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Picture Book Art

Eric Carle, the author and illustrator of more than 70 books such as "The Very Hungry Caterpillar" and Brown Bear, Brown Bear, What do You See, founded this picture book art museum. Since its inception in 2002, the museum has received over 250,000 people, including over 16,500 school children. On the site, take a virtual tour of the museum and read about current, past and upcoming exhibitions. You can also preview some of the exhibitions by clicking on the link to see featured works. The Web site also provides recommended reading lists, art activities and an Ask the Expert section, in which you can send in a question regarding picture book or picture book art. Read about current news updates and a biography about Carle, and don’t forget to stop by the online gift shop for cool items.

  • The Wax Museum at Fisherman’s Wharf
    This San Francisco museum features more than 200 models, posed in appropriate scenes. On its Web site, you can check out some of the exhibits in categories such as History, Hall of Regions, Palace of Living Art, King Tut, Chamber of Horrors and Sports and Entertainment. Many people's pages include brief biographies. You can also see how they make the figures and view a page of links to press about the museum.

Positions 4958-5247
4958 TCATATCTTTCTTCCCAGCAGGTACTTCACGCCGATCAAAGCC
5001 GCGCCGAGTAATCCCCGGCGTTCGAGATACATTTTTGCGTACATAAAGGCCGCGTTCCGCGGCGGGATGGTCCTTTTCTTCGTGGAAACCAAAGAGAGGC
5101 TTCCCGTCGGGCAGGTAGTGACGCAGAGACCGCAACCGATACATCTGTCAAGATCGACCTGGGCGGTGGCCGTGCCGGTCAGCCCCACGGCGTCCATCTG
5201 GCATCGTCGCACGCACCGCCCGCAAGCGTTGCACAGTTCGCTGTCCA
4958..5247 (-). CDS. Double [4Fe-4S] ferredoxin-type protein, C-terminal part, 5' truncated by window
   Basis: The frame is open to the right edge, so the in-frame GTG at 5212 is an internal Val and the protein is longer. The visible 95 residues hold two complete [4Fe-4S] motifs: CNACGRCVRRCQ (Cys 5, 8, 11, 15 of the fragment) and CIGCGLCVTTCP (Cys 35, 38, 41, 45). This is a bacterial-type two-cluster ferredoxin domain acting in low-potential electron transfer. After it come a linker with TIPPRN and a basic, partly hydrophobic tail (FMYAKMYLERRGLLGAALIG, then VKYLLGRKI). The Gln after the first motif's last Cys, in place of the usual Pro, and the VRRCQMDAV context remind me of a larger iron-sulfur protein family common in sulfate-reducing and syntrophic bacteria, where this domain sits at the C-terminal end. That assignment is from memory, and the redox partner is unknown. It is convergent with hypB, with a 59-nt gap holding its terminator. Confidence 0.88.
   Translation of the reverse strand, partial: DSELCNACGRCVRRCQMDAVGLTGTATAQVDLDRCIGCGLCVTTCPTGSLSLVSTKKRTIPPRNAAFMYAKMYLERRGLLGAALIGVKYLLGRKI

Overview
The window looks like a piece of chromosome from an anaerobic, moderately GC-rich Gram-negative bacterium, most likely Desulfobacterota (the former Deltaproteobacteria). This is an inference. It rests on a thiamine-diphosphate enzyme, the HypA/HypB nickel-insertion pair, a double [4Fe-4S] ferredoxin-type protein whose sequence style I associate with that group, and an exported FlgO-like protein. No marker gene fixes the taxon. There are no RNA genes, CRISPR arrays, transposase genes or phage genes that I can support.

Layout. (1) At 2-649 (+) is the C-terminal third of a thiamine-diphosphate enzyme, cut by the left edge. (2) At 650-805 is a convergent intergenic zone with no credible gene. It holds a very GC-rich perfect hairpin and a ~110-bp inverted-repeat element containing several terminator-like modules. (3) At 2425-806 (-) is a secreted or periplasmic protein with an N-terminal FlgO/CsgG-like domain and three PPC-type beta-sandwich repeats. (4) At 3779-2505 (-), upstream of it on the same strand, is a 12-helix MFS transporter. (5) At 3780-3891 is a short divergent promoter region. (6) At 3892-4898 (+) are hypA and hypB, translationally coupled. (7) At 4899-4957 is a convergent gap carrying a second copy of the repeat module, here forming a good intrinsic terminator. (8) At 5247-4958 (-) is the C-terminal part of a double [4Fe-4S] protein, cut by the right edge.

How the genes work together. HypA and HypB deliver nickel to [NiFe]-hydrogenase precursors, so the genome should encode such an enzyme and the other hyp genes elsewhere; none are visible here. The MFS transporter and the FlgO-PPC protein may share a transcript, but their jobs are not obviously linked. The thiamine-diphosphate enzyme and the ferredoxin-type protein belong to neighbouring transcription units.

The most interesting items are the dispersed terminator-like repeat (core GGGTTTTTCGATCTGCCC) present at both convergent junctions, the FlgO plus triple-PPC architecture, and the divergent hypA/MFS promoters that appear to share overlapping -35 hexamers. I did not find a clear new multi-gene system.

• The National Great Blacks in Wax Museum
    This wax museum, dedicated to famous African-Americans in U.S. history, is in Baltimore, Maryland. Opened in 1983, the objective of the museum was to help create awareness for civil rights, African-American history and racial stereotypes. Take a look at the different exhibits (organized chronologically), and click on some of the people to read a biography. Each biography includes a list of famous quotes and links to other references and external pages. Also make sure to view the online bookshop and gift shop.

  • Musée Conti Historical Museum
    The Musée Conti Wax Museum, launched in 1964, is in New Orleans. View the museum’s photo gallery and "retro" photo gallery from its early days for a sneak peak at the exhibits. The Web site also offers interesting the history of and information about how to create a wax sculpture. You can also see the short film about New Orleans and the museum, which includes old photos and artifacts from the area and of the museum, as well as photos of how they create the sets and models.

These other sites also offer more information about wax sculptures and the famous people who served as the original models:

 
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